• Clouse R. M. 2007. The ants of Micronesia (Hymenoptera: Formicidae). Micronesica. 39: 171-295.
  • Clouse, R.M. 2007. The ants of Micronesia (Hymenoptera: Formicidae), Micronesica 39(2): 171-295.
  • Donisthorpe H. 1948. A second instalment of the Ross Collection of ants from New Guinea. Annals and Magazine of Natural History (11)14: 297-317.
  • Donisthorpe H. 1949. A fifth instalment of the Ross Collection of ants from New Guinea. Annals and Magazine of Natural History (12)1: 487-506.
  • Donisthorpe H. 1950. An eighth instalment of the Ross Collection of ants from New Guinea. Annals and Magazine of Natural History (12)3: 338-341.
  • Emery C. 1897. Formicidarum species novae vel minus cognitae in collectione Musaei Nationalis Hungarici quas in Nova-Guinea, colonia germanica, collegit L. Biró. Természetrajzi Füzetek 20: 571-599.
  • Field Museum Collection, Chicago, Illinois (C. Moreau)
  • General D. M., and G. D. Alpert. 2012. A synoptic review of the ant genera (Hymenoptera, Formicidae) of the Philippines. Zookeys 200: 1-111.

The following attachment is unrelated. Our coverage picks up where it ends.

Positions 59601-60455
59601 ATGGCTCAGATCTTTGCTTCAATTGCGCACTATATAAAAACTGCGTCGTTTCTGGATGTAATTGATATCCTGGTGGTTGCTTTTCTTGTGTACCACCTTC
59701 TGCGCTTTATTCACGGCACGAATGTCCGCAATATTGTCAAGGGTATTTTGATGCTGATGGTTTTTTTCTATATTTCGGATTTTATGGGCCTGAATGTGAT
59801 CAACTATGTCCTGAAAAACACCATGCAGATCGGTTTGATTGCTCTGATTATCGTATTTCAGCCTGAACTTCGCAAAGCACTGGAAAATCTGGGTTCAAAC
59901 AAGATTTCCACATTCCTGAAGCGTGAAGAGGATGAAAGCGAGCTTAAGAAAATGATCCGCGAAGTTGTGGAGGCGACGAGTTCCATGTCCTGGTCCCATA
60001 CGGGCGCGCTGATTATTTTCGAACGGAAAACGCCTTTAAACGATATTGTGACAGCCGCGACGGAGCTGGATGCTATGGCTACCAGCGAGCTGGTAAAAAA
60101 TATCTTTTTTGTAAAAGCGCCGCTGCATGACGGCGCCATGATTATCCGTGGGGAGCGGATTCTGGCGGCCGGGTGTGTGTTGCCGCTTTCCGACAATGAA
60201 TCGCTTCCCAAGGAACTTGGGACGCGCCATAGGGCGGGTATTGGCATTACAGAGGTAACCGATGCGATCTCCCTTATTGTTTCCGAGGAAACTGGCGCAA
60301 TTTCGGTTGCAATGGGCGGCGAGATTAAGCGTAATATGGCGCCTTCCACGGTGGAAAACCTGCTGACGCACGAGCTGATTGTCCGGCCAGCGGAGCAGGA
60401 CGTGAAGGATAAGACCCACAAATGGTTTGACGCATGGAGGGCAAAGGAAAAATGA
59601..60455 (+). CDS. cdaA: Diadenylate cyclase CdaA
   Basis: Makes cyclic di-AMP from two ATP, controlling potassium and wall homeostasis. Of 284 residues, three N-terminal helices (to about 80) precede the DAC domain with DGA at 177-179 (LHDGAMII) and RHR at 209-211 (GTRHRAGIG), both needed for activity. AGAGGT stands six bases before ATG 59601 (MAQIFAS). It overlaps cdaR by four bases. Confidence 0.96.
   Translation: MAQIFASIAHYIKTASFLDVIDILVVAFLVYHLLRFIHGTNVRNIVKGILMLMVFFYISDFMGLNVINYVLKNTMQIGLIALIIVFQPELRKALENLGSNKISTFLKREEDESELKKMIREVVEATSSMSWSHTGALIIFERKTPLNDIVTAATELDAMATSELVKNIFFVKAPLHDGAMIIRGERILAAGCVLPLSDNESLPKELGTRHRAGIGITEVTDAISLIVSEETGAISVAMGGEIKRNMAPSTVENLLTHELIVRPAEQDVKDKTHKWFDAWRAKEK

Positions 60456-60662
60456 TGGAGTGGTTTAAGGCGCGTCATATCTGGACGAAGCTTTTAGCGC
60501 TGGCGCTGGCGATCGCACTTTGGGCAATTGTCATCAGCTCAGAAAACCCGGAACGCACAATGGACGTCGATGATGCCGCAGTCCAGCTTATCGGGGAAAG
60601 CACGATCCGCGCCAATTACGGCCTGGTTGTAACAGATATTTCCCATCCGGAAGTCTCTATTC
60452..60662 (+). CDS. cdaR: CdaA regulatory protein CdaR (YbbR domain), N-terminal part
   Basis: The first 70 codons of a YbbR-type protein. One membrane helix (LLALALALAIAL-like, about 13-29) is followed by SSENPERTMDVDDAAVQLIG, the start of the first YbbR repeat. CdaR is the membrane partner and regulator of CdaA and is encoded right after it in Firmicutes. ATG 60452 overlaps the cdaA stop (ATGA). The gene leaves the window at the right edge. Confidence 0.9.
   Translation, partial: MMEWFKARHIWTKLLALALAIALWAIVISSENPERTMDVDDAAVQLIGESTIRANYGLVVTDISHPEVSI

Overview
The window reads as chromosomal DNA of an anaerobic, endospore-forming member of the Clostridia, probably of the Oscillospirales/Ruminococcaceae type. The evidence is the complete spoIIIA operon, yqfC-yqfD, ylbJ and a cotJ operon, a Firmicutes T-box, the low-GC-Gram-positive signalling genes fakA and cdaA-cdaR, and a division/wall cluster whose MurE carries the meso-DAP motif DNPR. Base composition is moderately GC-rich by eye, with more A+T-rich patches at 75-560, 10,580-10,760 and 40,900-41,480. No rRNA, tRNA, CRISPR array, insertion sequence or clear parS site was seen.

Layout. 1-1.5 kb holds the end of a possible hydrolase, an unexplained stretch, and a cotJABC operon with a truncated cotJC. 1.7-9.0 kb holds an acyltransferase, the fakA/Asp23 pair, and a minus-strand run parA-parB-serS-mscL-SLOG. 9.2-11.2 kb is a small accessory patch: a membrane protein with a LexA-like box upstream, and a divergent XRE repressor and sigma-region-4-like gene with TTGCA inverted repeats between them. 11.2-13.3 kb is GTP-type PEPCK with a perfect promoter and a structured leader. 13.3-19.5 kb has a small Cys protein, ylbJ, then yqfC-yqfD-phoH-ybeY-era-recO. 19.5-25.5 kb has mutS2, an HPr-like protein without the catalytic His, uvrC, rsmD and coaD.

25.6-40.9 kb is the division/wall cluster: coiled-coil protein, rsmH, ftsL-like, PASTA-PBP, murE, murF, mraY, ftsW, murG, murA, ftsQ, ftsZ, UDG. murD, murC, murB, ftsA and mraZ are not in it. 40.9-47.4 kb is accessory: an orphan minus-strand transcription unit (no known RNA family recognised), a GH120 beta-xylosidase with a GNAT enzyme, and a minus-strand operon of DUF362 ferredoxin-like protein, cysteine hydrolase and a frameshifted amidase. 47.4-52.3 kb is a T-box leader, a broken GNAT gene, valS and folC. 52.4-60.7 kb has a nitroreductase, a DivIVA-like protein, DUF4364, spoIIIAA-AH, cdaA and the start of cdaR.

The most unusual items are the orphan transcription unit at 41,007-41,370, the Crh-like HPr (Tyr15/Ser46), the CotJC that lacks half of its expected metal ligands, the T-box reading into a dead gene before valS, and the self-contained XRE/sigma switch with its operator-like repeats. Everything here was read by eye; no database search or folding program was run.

• Janda M., G. D. Alpert, M. L. Borowiec, E. P. Economo, P. Klimes, E. Sarnat, and S. O. Shattuck. 2011. Cheklist of ants described and recorded from New Guinea and associated islands. Available on http://www.newguineants.org/. Accessed on 24th Feb. 2011.
  • Karavaiev V. 1933. Ameisen aus dem Indo-Australischen Gebiet, VII. (Schluss). Konowia 12: 260-271.
  • Karavaiev V. 1935. Neue Ameisen aus dem Indo-Australischen Gebiet, nebst Revision einiger Formen. Treubia 15: 57-118.
  • Snelling R. R. 2000. Ants of the Wapoga river area, Irian Jaya, Indonesia. In Mack, Andrew L. and Leeanne E. Alonso (eds.). 2000. A Biological Assessment of the Wapoga River Area of Northwestern Irian Jaya, Indonesia. RAP Bulletin of Biological Assessment 14, Conservation International, Washington, DC.
  • Viehmeyer H. 1912. Ameisen aus Deutsch Neuguinea gesammelt von Dr. O. Schlaginhaufen. Nebst einem Verzeichnisse der papuanischen Arten. Abhandlungen und Berichte des Königlichen Zoologischen und Anthropologische-Ethnographischen Museums zu Dresden 14: 1-26.
  • Wang M. 2003. A Monographic Revision of the Ant Genus Pristomyrmex (Hymenoptera:Formicidae). Bull. Mus. Comp. Zool. 157(6): 383-542.
  • Wang M. 2003. A monographic revision of the ant genus Pristomyrmex (Hymenoptera:Formicidae). Bulletin of the Museum of Comparative Zoology 157(6):383-542
  • Zettel, H. 2006. On the ants of the Philippine Islands: 1. The genus Pristomyrmex Mayr, 1866. Myrmecologische Nachrichten 8: 59-68.